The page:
If Los Angeles Mayor Eric Garcetti wins reelection in March, he’ll get another chance to lead a city bounding back from the recession, but also facing urgent problems like homelessness and rising crime.
A second term — which would end in 2022 — could allow Garcetti to focus on L.A.’s bid for the 2024 Olympics as well as adding more housing and transit lines in the nation’s second-largest city.
But Garcetti will also face a choice: whether to launch a costly and time-consuming campaign for governor or to focus exclusively on the work of a second term.
With the March 7 mayoral election looming, one of his opponents in the race wants Garcetti to pledge not to run in 2018, the year Gov. Jerry Brown steps down.
Public affairs consultant Mitchell Schwartz believes the mayor should serve at least a full year if reelected rather than jump into the governor’s race or another 2018 election.
Schwartz argues that L.A. needs a full-time leader to address the city’s homelessness crisis and problems at the Los Angeles Department of Water and Power. He also said voters deserve to know Garcetti’s plans.
“You can’t be mayor while you’re running,” Schwartz said. “You would barely be serving.”
Political experts say it’s not uncommon for long-shot challengers to ask an incumbent to serve out his or her term. The demand also highlights the pressure facing Garcetti, who has limited statewide political options in the coming years and must decide quickly if he wants to run for a seat.
If Garcetti passes up the governor’s race or a possible 2018 U.S. Senate bid, “it’ll be six or eight years before a top-of-the-ticket opportunity becomes available,” predicts Dan Schnur, who teaches communications and leadership courses at USC.
As Garcetti pushes to raise cash for his mayoral reelection bid — he’s scheduled to appear at fundraiser with Joe Biden this weekend, where photo ops with the vice president are being promised for donors who bring in $10,000 — the mayor has said little publicly about his ambitions.
“He’s taking one election at a time,” Garcetti political consultant Bill Carrick said. “He hasn’t made any decision about running for any political office other than the mayor’s office.”
Carrick called Schwartz’s pledge demand a “political stunt,” and suggested that Garcetti’s opponent “talk about serious issues.”
If Garcetti wins in March and wants to run for governor, he’ll have to immediately start raising money for the race, which has already drawn Lt. Gov. Gavin Newsom, former Los Angeles Mayor Antonio Villaraigosa, state Treasurer John Chiang and others as contenders.
Those candidates are already raising significant amounts, with Newsom announcing this week he has $11.5 million cash on hand. Villaraigosa has raised $2.7 million, and Chiang’s campaign said it has $7 million on hand.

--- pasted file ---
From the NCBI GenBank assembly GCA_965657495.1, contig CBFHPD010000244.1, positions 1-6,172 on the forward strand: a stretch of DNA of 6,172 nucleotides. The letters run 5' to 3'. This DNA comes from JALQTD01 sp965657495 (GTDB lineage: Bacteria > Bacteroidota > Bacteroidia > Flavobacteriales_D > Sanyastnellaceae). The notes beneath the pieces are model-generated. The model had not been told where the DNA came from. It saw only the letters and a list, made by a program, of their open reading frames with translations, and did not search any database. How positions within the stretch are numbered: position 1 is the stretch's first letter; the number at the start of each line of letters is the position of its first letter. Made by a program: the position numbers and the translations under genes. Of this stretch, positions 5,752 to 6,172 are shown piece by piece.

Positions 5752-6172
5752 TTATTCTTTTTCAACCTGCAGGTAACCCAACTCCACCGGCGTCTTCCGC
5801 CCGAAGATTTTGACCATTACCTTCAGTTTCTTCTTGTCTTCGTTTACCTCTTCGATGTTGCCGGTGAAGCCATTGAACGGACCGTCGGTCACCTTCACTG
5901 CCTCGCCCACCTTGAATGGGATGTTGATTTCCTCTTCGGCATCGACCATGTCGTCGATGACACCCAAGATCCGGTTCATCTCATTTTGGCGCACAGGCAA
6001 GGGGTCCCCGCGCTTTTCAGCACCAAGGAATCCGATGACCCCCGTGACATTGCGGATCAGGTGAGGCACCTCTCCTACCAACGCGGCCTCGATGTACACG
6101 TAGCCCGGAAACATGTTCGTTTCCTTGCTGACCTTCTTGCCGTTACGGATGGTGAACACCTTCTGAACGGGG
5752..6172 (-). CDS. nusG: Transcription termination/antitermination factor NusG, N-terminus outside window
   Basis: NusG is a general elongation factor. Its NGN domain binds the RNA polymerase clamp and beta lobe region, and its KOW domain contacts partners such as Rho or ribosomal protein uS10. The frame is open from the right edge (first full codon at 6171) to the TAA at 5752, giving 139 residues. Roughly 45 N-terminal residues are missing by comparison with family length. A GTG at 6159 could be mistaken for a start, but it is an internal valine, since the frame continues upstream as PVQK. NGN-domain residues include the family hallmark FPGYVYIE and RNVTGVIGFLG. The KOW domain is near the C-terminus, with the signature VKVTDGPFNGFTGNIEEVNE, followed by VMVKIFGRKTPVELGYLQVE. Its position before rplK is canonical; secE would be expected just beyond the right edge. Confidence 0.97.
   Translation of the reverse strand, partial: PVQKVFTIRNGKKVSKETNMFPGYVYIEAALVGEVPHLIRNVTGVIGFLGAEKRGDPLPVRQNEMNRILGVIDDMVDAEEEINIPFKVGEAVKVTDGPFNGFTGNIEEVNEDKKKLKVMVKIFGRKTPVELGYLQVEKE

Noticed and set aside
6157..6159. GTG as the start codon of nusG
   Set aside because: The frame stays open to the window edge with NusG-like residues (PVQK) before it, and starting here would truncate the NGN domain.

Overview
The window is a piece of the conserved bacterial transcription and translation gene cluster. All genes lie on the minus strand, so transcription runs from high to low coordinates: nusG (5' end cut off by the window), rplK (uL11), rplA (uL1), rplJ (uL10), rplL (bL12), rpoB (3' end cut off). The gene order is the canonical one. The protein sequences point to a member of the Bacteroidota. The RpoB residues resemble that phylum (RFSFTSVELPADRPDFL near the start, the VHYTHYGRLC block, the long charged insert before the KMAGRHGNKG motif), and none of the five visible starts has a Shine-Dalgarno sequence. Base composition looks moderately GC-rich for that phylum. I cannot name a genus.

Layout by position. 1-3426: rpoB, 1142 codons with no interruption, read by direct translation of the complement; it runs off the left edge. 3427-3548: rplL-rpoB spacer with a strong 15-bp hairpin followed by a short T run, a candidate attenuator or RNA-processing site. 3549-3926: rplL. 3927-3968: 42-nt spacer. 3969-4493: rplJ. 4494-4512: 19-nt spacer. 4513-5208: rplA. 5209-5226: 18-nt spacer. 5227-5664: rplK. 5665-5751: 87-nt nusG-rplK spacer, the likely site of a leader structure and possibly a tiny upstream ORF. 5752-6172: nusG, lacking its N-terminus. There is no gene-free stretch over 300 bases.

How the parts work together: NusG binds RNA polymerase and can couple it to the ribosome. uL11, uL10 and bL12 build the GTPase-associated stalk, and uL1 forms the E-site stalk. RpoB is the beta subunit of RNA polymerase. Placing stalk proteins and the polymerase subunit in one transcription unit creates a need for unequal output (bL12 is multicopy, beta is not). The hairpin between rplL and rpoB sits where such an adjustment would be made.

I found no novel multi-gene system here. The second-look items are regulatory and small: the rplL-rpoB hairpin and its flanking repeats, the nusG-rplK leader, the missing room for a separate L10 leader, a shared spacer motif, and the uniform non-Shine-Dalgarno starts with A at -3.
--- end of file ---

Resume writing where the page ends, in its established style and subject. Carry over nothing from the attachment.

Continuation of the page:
Another political opportunity awaits Garcetti if U.S. Sen. Dianne Feinstein steps down. The 83-year-old politician now holds a coveted position as the highest-ranking Democrat on the Senate Judiciary Committee, but hasn’t divulged whether she plans to seek another six-year-term in 2018.
A poll conducted by an unknown private group this week and obtained by The Times quizzed voters about Garcetti’s strengths and weaknesses.
The 15-minute phone poll asked voters to judge Garcetti’s leadership on issues such as schools, homelessness and spending. The survey also asked about voters’ support of Garcetti, and whether they have a negative or positive view of Schwartz, Newsom, Villaraigosa and Secretary of State Alex Padilla.
Carrick wouldn’t comment on the poll.
One of ten opponents facing Garcetti in the March 7 primary mayoral race, Schwartz has raised about $255,000, according to contribution filings through Sept. 30.
Schwartz directed Barack Obama’s 2008 presidential campaign in California and has worked on green energy projects and other environmental issues. He volunteered on two of Villaraigosa’s mayoral campaigns and was hired to produce his 2005 inaugural gala. Schwartz said he’s still on friendly terms with the former mayor.
Whoever wins the mayor’s race will get a one-time, supersized term of five and half years, rather than the usual four years, because of a change in election dates.
“I’m pledging to serve a full five-and-half-year term,” Schwartz said.
Some Los Angeles voters may not like the idea of the mayor cutting short his term to run for another office, said USC’s Schnur.
“At the same time, there’s a certain amount of civic pride in thinking about their mayor as a potential governor or senator,” Schnur said.
Making political election pledges can backfire, as seen when Los Angeles City Atty. Carmen Trutanich lost his seat in 2013. Trutanich pledged to not seek higher office until finishing two terms, but went back on that promise and ran for district attorney, angering voters.
“People do remember that,” said Raphael Sonenshein, executive director of the Pat Brown Institute for Public Affairs at Cal State L.A.
“I can’t imagine why someone would make a pledge,” Sonenshein added. “Unless your intention is never to leave.”